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Average Fuel Economy Ticks Up Again In August: Coincidence?

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Fuel economy of new vehicles, October 2007 - August 2012 (from UMTRI)

Fuel economy of new vehicles, October 2007 - August 2012 (from UMTRI)

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Earlier this year, the average fuel economy of new cars sold in America hit a record high of 24.1 mpg. That was in March, when many analysts though that gas prices were preparing to cross the $5-per-gallon mark.

Then, gas prices relented. Oil values plummeted. The rhetoric around Iran and the Strait of Hormuz ratcheted down. And demand in Europe shrank, leaving America with more fuel on its hands. U.S. pumps returned to prices in the $3.60-per-gallon range, and drivers breathed sighs of relief.

But slowly, over the past few weeks, prices have edged up again. In fact, during the past 30 days, we've gone from an average of $3.65 per gallon to the current $3.82. 

Why? Some credit the recovering economy, which has led to increased demand for gas. Others point to summer travel, which has also put a strain on supply. And more than a few nod toward Hurricane Isaac, which shut down oil production in the Gulf of Mexico, sending high-strung speculators into a tizzy.

All we know for sure is that as gas prices have risen, so has the average fuel economy of cars sold in the U.S.

According to the University of Michigan's Transportation Research Institute, average fuel economy hit 23.8 mpg in August, after hovering at 23.6 mpg in June and July. And it's up considerably from the 20.1 mpg that TRI found when it first began tracking fuel economy in October 2007.

Those differences may not look dramatic, but the correlation seems clear and sensible: average fuel economy rises and falls in direct relation to fuel prices. That doesn't mean that there aren't gas-guzzlers sitting on dealers' lots, but they're not moving nearly as quickly as their fuel-efficient cousins.

What does it mean for you, the auto shopper? Most importantly, you can expect to pay a premium for fuel-efficient rides. For new cars, this generally means that dealers are handing out fewer incentives for vehicles like the Toyota Prius. For used cars, it means that gas-sippers depreciate more slowly, narrowing the gap between new- and used-car prices.

Are you shopping for a car? And if so, is fuel economy your top criteria, as it seems to be for most Americans? Drop us a line, or leave a note in the comments below.

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Comments (5)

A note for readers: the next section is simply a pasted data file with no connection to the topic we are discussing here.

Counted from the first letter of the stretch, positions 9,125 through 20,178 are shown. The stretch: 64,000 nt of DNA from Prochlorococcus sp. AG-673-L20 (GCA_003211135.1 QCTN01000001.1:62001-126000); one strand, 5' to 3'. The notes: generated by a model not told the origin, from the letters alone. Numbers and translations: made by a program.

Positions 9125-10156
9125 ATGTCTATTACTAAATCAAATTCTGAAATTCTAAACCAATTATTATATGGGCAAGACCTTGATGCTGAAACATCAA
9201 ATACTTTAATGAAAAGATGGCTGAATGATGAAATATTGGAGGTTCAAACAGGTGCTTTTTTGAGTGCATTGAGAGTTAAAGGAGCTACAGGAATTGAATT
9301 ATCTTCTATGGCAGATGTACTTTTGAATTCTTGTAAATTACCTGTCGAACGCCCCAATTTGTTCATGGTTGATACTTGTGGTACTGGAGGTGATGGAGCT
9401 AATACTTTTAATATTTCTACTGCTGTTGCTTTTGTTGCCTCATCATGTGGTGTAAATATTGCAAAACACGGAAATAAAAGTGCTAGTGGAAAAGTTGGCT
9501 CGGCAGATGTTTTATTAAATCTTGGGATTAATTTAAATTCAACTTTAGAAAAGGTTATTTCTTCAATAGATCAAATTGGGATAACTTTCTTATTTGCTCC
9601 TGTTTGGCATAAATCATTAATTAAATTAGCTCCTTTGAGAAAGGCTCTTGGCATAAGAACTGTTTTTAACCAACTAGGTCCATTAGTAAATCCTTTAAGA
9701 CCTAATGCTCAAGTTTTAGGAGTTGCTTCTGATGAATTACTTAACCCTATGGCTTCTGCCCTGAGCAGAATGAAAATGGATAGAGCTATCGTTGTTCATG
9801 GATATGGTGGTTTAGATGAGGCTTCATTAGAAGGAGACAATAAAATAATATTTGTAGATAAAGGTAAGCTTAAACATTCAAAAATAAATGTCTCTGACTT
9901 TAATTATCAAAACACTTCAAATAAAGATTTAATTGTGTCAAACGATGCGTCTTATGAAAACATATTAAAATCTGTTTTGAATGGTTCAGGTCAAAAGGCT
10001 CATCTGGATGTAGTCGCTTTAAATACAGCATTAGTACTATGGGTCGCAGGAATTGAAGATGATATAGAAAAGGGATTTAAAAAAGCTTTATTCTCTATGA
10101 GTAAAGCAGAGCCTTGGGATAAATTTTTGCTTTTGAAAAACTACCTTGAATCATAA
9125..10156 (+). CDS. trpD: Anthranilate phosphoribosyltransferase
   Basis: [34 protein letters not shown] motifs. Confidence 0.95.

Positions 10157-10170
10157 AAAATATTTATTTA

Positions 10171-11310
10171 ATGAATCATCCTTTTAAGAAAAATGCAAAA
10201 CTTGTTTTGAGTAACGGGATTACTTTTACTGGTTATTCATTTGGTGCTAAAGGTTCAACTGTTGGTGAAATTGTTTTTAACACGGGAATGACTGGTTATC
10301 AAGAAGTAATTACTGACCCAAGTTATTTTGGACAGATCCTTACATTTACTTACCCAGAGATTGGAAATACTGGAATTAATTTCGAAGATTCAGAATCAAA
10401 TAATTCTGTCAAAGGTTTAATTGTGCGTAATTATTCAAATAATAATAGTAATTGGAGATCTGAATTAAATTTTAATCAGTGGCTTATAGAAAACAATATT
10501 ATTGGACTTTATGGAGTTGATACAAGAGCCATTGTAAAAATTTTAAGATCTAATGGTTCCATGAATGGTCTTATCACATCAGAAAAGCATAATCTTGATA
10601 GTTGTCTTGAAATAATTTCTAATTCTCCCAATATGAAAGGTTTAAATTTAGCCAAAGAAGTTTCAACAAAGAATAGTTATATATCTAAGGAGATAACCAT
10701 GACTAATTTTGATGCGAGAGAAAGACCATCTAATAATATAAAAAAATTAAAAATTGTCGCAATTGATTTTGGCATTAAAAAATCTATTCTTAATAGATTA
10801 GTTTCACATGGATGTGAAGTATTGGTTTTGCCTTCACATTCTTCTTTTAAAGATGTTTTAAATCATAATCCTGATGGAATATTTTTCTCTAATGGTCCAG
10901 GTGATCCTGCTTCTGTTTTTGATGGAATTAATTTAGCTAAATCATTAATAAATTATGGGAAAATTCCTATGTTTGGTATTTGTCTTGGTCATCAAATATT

1. 23.8 MPG is really pathetic, if you think about it. Cars in the 80s did better than that with much less sophisticated engines and transmissions. Cars (and especially pickup trucks) have gotten so bloated and heavy. Look at the F-150 pickup today compared to the F-150 from the early 80s. Today’s pickup is HUGE compared to that truck--and fuel mileage has suffered on ALL vehicle types as a result. Thankfully (and you have to give credit to the current administration on this one) cars and trucks are seeing significant gains and will continue to improve. Unless the Republicans win and they turn the government over to the oil industry again. Yep, I said it.
     
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  2. If the current administration really cared then why has he Never said anything about the Chevron patent suppression? He just tried to use it to get into office! That alone would of saved tons and tons of gas- but, nope because he caved to the unions & auto industry by bailing them out so they'll slowly as possible continue to create slightly more efficient vehicles so they'll always be able to sell more and more in the future. It's what he calls 'job creation' vs real change.
     
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  3. use it* as in the 'I'm green'
     
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  4. Economy in the Western world is one that happens because of the use of fuel, not in spite the use of fuel. One indicator of how economy goes is the stock market. I have observed that gas prices "play" with the futures among other things or excuses to raise the price. This is: you see gas prices going up tonight, and then you see the Dow Index going up a few points next morning. On the other hand, when you see the stock market going up two or three days in a row, you should expect a gas price raise the next day(s). Furthermore, a sudden 100 point plummet in the Dow Index is followed by a gas price going down a few cents. Why does it happen that way? I don't know, I guess whoever controls gas prices also controls the production distribution
     
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  5. (cont.),marketing and everything about the commodity . The only things that can regulate gas prices are offer and demand. In spite of all sorts of opposing propaganda efforts and other stuff, hybrid technologies and other alternatives are beginning to slowly but surely to offset the balance and lower the demand for gas, and that's the future boy! The higher the gas price today the higher the input of alternatives in a close future, and nobody can't stop that.
     
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